Chapter five describes  the relationship  between actions, disposition and character. Developing our capacity toward virtuous living involves moderating emotions, coordinating reason and will, and developing a habitus which imparts the skill and disposition that enable the virtuous life (80). This involves intentional practice, “We develop self control by understanding the reasons for it, desiring it and actually making decisions that incorporate moderation and self control in, for example, eating or sexual pleasure” (84).  Yet Westberg  argues that within this schema, faith, hope, and love are theological virtues gifted to us by the Spirit. We are unable to develop them by ourselves. The final three chapters of part one, explore the reality of sin (chapter six), the nature of conversion to Christ(chapter seven), and the role of the Law in Christian formation (chapter eight).

Part 2

Part two begins with an overview of the virtues, discussing their interrelationship and the central role of prudence. In chapter ten, Westberg walks through the seven classic virtues assigning a chapter to each of them. The four cardinal virtues discussed are ‘wisdom in action’ (prudence or practical wisdom); justice, fortitude, and self control (or temperance)(discussed in chaptets ten through thirteen). The theological virtues are faith, love and hope (chapters fourteen through sixteen).

Westberg’s treatment of the cardinal virtues offers practical insight for character development. In discussing practical wisdom (prudence) he observes the intellectual character of this virtue and discusses its relationship with other virtues, “The moral virtues depend on practical wisdom, but practical wisdom cannot be developed without the simultaneous development of the other moral virtues” (175). The virtue of justice has to do with how we relate to other persons (i.e. righting wrongs, restitution, gratitude to others, truth telling, etc). Fortitude is moral courage and commitment. Temperance is the ‘one virtue directed purely toward oneself'(209). It involves mastering appetites and living in moderation. Each of these virtues are shared by Christians and non-Christians alike, and Westberg correlates the exercise of virtues in Christian and secular settings (i.e.  the virtue of justice based in the dignity of human beings created in the image of God is in some sense related  to contemporary secular discussions of human rights).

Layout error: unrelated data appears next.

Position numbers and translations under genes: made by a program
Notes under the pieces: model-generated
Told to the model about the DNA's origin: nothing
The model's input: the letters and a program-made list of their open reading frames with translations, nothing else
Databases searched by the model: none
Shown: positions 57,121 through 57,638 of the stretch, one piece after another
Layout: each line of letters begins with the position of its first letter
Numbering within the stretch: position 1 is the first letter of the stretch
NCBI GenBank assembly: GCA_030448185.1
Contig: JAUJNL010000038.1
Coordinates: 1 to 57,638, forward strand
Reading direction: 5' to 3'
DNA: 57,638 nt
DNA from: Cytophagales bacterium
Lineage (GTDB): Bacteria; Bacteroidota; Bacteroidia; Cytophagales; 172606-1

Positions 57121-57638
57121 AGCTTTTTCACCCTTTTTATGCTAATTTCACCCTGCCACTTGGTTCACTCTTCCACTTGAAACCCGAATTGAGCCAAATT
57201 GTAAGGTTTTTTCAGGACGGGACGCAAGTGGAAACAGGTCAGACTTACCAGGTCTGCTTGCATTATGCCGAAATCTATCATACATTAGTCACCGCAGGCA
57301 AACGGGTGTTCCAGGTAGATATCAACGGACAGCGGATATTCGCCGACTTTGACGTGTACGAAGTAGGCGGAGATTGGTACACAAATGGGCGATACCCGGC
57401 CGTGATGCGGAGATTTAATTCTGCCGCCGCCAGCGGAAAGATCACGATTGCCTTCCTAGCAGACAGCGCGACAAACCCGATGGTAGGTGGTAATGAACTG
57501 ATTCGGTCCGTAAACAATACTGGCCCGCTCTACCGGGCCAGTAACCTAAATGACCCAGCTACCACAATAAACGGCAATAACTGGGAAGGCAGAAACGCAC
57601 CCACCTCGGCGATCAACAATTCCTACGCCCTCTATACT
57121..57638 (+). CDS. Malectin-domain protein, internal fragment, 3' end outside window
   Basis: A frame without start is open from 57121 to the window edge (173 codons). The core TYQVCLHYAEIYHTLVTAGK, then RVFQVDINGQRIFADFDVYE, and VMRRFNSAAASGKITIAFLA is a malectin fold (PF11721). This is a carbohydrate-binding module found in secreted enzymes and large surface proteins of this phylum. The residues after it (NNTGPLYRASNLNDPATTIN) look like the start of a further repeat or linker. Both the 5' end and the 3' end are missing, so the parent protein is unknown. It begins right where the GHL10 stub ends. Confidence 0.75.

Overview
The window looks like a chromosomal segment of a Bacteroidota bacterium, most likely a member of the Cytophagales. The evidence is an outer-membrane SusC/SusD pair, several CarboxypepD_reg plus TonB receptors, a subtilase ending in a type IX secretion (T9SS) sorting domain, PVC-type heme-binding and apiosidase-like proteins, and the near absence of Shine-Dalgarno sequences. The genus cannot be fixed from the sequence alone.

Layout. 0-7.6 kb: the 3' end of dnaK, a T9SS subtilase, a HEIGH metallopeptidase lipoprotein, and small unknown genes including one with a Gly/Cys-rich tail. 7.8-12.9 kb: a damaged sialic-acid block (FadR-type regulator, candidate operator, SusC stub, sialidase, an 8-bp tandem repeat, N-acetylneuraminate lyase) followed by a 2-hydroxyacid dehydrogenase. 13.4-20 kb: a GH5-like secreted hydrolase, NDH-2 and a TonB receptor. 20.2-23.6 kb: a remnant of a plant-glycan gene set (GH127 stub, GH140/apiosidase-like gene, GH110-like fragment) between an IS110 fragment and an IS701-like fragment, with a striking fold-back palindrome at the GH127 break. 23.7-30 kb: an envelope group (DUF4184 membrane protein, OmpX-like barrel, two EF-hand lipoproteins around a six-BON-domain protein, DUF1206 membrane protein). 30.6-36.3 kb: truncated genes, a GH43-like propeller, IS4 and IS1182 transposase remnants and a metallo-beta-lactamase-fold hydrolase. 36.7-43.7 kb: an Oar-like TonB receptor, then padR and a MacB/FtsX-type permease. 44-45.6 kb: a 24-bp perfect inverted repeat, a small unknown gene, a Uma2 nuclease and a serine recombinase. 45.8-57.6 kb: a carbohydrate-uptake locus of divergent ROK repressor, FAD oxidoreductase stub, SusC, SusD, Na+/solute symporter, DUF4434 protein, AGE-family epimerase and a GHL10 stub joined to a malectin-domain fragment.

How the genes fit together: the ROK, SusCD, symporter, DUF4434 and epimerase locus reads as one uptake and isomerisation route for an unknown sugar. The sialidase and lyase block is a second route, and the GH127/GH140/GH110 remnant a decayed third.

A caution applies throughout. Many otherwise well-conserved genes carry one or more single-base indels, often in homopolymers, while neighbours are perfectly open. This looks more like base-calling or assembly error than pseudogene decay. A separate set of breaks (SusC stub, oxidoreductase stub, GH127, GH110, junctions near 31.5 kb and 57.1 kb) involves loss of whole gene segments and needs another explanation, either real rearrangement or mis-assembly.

The theological virtues have God as its source and focus (221). Westberg treat faith as an intellectual virtue, our belief in the God of the gospel. Love and hope are virtues of ‘the will. Westberg describes love as friendship with God—unselfish love (239-240). “Hope perfects the will by directing our desire to what God offers in the age to come” (259). Westberg takes on the notion that agape love is purely non-preferential. He show the biblical evidence doesn’t warrant the strong a divide between phileo and agape often argued by evangelicals influenced by the Lutheran tradition (238-40). Instead he views God’s love as inherently unselfish (instead of selfless, self sacrifice).  The telos of new creation gives us Hope and enables us to work for justice with fortitude. The content of of our hope helps us avoid both a liberal activism or an escapist quietism (270).


 

Virtue Ethics is sometimes criticized for an overemphasis on character—’being’ is seen as  more significant than ‘doing’  or ‘decision-making’ Because Westberg roots his exploration in Thomas Aquinas’s moral theology, he gives significant space to both virtue formation and moral decision-making. In fact, his discussion of practical reason, precedes his exploration of the virtues (though he hints at their strong relationship to one another). This means Westberg (or Thomas) is not guilty of some of the reductionisms that virtue ethicists are accused of (neither are many virtue ethicists). Action and character both come into sharp focus.

Westberg wrote this book as a seminary textbook and it is well suited for that purpose.Students will find  solid engagement with Catholic moral theology and theological ethics. But does it have any practical import outside the classroom? Put another way: is practical reasoning, practical? Yes it is. Pastors can utilize this framework to encourage ethical reasoning in congregants. The discussion of the seven classic virtues is fruitful for personal use, or for anyone responsible for Christian spiritual formation. Westberg is theologically rigorous, so the typical lay person may find it difficult to wade in, but certainly the framework Westberg presents is applicable more broadly in the lives of ordinary Christians. I recommend this for Christian leaders and educators concerned about spiritual formation. Westberg  doesn’t provide a ‘practical how-to,’ but a way of ‘thinking through’ moral decisions’ and actions. I give this five stars. ★★★★★

Note: I received this book from IVP Academic in exchange for my honest review

 

The Sour-Faced Evangelists of Lent?